In general, safe access to a global variable is ensured by using atomic operations . In the previous example, data corruption is not possible if the two control paths read and decrement V with a single, noninterruptible operation. However, kernels contain many data structures that cannot be accessed with a single operation. For example, it usually isn’t possible to remove an element from a linked list with a single operation because the kernel needs to access at least two pointers at once. Any section of code that should be finished by each process that begins it before another process can enter it is called a critical region .
These problems occur not only among kernel control paths, but also among processes sharing common data. Several synchronization techniques have been adopted. The following section concentrates on how to synchronize kernel control paths.
In search of a drastically simple solution to synchronization problems, most traditional Unix kernels are nonpreemptive: when a process executes in Kernel Mode, it cannot be arbitrarily suspended and substituted with another process. Therefore, on a uniprocessor system, all kernel data structures that are not updated by interrupts or exception handlers are safe for the kernel to access.
Of course, a process in Kernel Mode can voluntarily relinquish the CPU, but in this case, it must ensure that all data structures are left in a consistent state. Moreover, when it resumes its execution, it must recheck the value of any previously accessed data structures that could be changed.
Another synchronization mechanism for uniprocessor systems consists of disabling all hardware interrupts before entering a critical region and reenabling them right after leaving it. This mechanism, while simple, is far from optimal. If the critical region is large, interrupts can remain disabled for a relatively long time, potentially causing all hardware activities to freeze.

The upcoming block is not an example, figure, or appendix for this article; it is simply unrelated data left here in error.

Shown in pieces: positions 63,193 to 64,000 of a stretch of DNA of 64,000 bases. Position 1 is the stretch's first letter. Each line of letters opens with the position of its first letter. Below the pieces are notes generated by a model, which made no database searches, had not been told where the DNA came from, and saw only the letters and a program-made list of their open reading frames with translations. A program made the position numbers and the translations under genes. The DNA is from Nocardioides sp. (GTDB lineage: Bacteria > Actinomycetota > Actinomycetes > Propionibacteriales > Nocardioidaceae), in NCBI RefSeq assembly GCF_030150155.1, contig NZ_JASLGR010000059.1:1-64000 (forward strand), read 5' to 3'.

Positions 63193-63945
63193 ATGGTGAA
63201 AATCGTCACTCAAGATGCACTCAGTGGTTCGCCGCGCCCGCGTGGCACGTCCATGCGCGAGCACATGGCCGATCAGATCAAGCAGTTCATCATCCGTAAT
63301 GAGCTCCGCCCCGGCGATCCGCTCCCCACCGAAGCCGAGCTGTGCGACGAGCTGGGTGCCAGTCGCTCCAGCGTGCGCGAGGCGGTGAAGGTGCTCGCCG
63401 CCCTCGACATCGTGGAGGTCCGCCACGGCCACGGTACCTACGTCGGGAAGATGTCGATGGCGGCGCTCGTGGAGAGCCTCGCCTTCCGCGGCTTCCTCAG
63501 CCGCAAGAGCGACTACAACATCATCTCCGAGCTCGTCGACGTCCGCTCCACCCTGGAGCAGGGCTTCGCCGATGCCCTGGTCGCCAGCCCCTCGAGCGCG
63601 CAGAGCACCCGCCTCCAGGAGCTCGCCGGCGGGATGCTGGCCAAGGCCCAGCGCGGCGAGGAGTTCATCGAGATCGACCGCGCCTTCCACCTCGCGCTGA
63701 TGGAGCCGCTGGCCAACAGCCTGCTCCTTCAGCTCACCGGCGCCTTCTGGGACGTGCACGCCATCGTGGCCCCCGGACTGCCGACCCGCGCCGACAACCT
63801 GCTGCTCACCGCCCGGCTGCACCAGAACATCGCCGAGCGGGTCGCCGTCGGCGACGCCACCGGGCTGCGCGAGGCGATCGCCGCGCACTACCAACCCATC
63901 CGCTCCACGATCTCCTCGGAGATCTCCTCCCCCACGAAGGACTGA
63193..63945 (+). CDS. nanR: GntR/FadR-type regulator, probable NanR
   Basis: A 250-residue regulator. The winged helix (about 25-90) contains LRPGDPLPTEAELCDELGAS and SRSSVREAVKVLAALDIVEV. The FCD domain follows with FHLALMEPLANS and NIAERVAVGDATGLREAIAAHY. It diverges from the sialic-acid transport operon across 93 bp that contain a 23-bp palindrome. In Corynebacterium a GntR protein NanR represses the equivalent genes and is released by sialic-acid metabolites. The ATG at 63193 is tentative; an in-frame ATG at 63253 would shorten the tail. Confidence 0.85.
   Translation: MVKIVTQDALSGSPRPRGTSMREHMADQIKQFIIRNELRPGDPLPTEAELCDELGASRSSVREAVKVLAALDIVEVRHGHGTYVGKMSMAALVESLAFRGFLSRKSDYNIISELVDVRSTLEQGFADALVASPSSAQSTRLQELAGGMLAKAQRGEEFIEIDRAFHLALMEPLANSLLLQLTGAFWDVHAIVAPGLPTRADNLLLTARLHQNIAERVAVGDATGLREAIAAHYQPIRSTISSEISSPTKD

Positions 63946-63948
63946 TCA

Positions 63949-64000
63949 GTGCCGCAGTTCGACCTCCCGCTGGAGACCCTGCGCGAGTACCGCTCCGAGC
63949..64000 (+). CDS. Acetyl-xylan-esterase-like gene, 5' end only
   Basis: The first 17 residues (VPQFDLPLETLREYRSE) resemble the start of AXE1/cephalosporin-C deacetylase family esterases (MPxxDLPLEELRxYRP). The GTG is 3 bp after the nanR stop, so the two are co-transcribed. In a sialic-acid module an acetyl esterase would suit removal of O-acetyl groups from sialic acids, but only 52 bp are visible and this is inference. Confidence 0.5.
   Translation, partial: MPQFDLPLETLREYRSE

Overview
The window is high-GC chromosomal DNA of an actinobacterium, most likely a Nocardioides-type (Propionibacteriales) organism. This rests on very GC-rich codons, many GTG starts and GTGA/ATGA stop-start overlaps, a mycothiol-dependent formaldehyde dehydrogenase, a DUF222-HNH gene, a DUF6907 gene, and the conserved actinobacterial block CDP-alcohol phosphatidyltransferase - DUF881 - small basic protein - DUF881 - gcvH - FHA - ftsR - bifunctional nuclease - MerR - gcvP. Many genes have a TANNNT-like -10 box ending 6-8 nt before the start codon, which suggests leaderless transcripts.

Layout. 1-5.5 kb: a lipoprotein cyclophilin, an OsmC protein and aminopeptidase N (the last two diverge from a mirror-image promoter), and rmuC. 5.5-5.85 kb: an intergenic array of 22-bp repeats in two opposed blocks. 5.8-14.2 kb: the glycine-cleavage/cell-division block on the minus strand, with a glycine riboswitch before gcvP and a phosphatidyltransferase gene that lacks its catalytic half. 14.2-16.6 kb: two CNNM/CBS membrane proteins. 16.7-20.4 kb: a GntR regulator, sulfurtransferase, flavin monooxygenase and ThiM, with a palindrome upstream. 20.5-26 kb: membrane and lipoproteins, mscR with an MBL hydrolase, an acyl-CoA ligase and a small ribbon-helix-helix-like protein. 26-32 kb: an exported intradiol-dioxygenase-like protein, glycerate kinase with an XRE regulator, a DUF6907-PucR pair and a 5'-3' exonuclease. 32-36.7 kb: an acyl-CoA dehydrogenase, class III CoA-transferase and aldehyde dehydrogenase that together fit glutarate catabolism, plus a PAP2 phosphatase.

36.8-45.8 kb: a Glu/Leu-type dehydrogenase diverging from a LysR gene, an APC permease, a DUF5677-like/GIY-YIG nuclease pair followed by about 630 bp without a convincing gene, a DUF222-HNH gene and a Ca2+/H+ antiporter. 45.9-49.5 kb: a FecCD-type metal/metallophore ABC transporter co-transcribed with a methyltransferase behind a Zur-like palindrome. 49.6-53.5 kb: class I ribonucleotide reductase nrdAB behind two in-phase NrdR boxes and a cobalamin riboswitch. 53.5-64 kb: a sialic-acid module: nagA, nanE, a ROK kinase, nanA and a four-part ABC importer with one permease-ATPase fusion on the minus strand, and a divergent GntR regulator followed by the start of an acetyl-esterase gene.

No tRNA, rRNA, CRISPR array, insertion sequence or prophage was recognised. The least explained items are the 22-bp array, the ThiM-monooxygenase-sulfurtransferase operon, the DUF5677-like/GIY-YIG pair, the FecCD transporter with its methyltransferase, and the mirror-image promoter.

Moreover, on a multiprocessor system, this mechanism doesn’t work at all. There is no way to ensure that no other CPU can access the same data structures that are updated in the protected critical region.
A widely used mechanism, effective in both uniprocessor and multiprocessor systems, relies on the use of semaphores . A semaphore is simply a counter associated with a data structure; it is checked by all kernel threads before they try to access the data structure. Each semaphore may be viewed as an object composed of:
An integer variable
A list of waiting processes
Two atomic methods:
down( ) and
down( ) method decrements the value of the
semaphore. If the new value is less than 0, the method adds the
running process to the semaphore list and then blocks (i.e., invokes
the scheduler). The
up( ) method increments the
value of the semaphore and, if its new value is less than or equal
to 0, reactivates one or more processes in the semaphore list.
Each data structure to be protected has its own semaphore, which is
initialized to 1. When a kernel control path wishes to access the
data structure, it executes the
down( ) method on
the proper semaphore. If the value of the new semaphore
isn’t negative, access to the data structure is
granted. Otherwise, the process that is executing the kernel control
path is added to the semaphore list and blocked. When another process
up( ) method on that semaphore, one
of the processes in the semaphore list is allowed to proceed.